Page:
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Author Topic: Truss Rod Adjustment  (Read 3239 times)

Offline Mick

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Truss Rod Adjustment
« on: September 15, 2013, 05:28:52 PM »
Any tips on checking and adjusting the truss rod in your guitar, what's the secret.

How do you know if it's out?  How do check it?  How do you adjust it properly?


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Offline Hinfrance

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Re: Truss Rod Adjustment
« Reply #1 on: September 17, 2013, 06:44:55 PM »
Well, this is what I do, but I am happy to be corrected if someone knows better.

First make sure that you are happy with the action and the intonation.

Arm yourself with a credit card sized piece of 200gsm up to calling card thick piece of paper, depending on how low your action is - thicker for higher, thinner for lower.

Hold the guitar in playing position and hold down the top E string at the highest fret using your picking hand. Then, with the E string still fretted at the 22/24th fret slide the piece of paper under the same string at the 11th or 12th fret. If the gap is too large between the fret and the string then the neck is too concave. If it is too tight then the neck is not concave enough (it always needs to be a little bit concave).

Tighten the truss rod to make the neck more concave, loosen it to make it less concave. Make adjustments 1/8 or 1/4 turn at a time and allow the neck to rest for at least a few hours between adjustments; then take the measurements again. Repeat as necessary until you have it how you want it.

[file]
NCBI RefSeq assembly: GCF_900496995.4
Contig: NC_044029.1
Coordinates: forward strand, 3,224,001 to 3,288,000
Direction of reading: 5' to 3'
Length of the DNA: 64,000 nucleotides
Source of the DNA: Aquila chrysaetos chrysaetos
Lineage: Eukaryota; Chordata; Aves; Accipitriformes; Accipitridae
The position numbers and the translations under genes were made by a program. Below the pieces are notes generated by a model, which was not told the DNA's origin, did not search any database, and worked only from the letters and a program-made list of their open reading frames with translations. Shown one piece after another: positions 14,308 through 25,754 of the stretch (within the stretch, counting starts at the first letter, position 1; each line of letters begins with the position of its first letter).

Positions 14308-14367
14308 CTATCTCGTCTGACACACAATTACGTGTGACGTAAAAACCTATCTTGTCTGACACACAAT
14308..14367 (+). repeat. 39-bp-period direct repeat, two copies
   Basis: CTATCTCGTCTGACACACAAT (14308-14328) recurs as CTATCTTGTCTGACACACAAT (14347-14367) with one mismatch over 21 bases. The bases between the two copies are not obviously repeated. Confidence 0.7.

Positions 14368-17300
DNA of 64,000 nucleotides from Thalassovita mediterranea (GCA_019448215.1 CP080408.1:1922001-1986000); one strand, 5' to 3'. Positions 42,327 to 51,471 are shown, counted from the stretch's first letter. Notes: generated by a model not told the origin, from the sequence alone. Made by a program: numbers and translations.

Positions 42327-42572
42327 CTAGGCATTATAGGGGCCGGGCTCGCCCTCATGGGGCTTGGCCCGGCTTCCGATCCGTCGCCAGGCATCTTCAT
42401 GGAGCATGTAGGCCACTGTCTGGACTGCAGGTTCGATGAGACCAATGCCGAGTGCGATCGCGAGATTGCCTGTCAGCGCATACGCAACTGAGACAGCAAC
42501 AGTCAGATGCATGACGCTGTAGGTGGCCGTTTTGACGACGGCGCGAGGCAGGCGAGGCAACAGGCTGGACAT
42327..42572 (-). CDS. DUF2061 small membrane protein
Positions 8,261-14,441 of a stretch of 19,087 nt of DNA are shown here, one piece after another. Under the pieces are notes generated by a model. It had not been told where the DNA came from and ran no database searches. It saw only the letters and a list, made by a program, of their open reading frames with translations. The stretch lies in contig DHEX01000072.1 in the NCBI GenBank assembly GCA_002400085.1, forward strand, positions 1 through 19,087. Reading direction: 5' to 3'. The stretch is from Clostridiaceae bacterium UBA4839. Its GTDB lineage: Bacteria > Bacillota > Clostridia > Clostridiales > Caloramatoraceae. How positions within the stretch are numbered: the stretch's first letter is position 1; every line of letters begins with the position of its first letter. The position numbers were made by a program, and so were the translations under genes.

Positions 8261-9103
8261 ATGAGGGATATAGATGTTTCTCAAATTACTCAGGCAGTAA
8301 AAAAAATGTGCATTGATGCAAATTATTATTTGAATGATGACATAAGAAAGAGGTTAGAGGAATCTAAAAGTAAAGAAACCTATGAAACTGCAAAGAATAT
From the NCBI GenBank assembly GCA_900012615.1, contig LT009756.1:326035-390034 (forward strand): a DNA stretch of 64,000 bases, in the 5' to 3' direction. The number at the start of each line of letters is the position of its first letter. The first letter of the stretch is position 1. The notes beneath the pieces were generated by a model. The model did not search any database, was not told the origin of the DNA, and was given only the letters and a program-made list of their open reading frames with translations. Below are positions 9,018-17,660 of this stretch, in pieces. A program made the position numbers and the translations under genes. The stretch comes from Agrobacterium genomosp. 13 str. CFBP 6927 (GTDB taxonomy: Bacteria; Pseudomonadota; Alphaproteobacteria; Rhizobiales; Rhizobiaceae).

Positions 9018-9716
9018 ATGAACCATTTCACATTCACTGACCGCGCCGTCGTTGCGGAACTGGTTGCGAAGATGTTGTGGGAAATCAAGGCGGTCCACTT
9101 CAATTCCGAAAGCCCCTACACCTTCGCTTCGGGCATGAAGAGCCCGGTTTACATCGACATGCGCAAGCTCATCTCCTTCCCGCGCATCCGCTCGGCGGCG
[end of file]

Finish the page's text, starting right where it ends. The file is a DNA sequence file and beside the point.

Offline WhiteStrat

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Re: Truss Rod Adjustment
« Reply #2 on: July 06, 2014, 08:18:23 PM »
I know this is an old thread, just wanted to say........

Good advice, Hinfrance.

Always be careful and patient, when you adjust the truss rod.
I recently set up a friends Gibson acoustic. It was quite old, so I treated it with strong but cautious hands anyway.

I ended up giving it more than 2 full turns on the truss rod! But, in increments of 1/4 turn, and waiting a couple days in between. Took forever, but, it is getting played with a smile everyday, now..... so the effort was worth it!  ;)

Generally speaking, if the neck is good (straight), then I'd aim for an almost flat fretboard, with just a slight raise at the nut end (so, very slightly concave).
As Hinfrance mentioned, set intonation and action first! The action will buzz and fart, at first, but when you set the truss rod, and get the neck right, it should all sound sweet, in the end.
Just plug in, turn it up and play until something breaks....
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